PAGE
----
Art Dudley: The Art of Being

Photo: Sasha Matson

I met Art Dudley twice, and in both instances, he was exceedingly humble and gracious with his time. The first time, I thanked him for hosting the Virtues of Vintage panel at DC's Capital Audiofest, just moments after he was verbally accosted by an unwell man seated in front of me—something about audio-journalism lingo and abstract phrases like "midrange bloom."

Art wrote about this experience for Stereophile several times, in a show report and also, anecdotally, in Listening. Recently, actually.

After the panel, I waited for the adoring throng to subside then adoringly thanked Art for his presence, for simply being.

Sometime before, Art had written about restoring his vintage Altec Lansing speakers, the second set, the Flamencos. That article had helped me understand that this hobby—our shared passion—was not exclusive to modern, expensive products: The best among us had found something magical not in gear long forgotten but in gear long ignored by the asymptomatic passing of today's bottom line.

I had seen Art wandering the music room halls the day before and stood starstruck when I recognized him. There was so much I wanted to ask him. I stood frozen, watching him grab pamphlets, make notes, then take a seat in the dark room, briefly, before hastily retreating at the sound of a tired Stevie Ray Vaughan audiophile track. Audiophile kryptonite or kitten spray bottle, I don't know, but the man bolted for another room.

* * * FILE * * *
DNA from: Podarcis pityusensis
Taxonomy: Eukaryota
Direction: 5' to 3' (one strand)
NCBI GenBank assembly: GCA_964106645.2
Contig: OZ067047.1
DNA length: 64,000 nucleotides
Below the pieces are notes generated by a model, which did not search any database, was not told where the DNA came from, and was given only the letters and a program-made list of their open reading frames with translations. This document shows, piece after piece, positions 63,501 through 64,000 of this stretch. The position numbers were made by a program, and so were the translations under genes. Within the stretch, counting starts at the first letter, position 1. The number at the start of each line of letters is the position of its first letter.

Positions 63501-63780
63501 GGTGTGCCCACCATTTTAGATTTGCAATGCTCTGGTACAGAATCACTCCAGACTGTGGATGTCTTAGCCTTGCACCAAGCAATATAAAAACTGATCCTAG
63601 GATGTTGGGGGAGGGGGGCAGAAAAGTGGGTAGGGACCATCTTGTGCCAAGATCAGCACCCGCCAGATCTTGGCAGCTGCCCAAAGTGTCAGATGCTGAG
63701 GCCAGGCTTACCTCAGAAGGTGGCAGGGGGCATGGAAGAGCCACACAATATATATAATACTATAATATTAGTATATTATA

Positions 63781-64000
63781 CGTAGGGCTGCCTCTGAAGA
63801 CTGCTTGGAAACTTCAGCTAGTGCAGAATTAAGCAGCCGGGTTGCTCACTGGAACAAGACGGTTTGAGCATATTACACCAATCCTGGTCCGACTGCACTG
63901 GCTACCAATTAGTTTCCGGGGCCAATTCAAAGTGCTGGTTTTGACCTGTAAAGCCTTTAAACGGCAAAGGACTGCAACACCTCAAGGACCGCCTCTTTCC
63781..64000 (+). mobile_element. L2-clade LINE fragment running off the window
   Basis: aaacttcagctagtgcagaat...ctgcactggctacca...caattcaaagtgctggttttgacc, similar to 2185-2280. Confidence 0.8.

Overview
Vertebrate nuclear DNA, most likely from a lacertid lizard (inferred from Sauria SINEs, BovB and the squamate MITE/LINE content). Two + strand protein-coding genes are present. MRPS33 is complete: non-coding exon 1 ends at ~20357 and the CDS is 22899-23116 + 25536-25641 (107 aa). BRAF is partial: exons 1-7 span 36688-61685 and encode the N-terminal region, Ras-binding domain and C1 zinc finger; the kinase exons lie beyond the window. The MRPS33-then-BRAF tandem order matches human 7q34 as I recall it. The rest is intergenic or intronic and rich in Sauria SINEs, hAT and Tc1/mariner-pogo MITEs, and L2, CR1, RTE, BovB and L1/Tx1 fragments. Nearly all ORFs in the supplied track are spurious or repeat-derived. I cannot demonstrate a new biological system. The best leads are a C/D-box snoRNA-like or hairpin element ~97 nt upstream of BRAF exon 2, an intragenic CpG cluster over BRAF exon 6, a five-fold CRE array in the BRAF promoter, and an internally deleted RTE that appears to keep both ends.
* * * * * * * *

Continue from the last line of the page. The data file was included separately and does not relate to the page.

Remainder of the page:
That's when another realization struck me: I was there for enjoyment, curiosity, to wander and explore sights and sounds and mysteries. I wanted to share that we had once worked for the same parent company, that I, too (once), was a writer and shared similar passions. But Art was working. And, quite seriously! I could no more bring myself to disrupt his work than I could an air-traffic controller willing pilots to safe landings.

But Art would've taken the time. I know that now. Even if I was a jerk or an unwell man. He would've taken the time if I stopped him, if I grabbed him by the arm and asked him the hundred obnoxious questions swirling in my globe-brain noggin. That was Art, and I saw that—even while working, even while dedicated to his craft, to the seriousness of his mission—he gave. He gave himself to those who asked.

I didn't ask my questions, and now I've never asked.


After the vintage panel that morning, Art gave me his Stereophile business card and asked me to email him. I didn't. I haven't. I don't know the man like you, Stereophile's editors, or those of you who worked with him over the years or next to him in the industry. I revere his will, his words, his opinions—whether or not I agreed with them—and how he morphed those words into simple, coherent thought, sentence by sentence, understanding to shared understanding.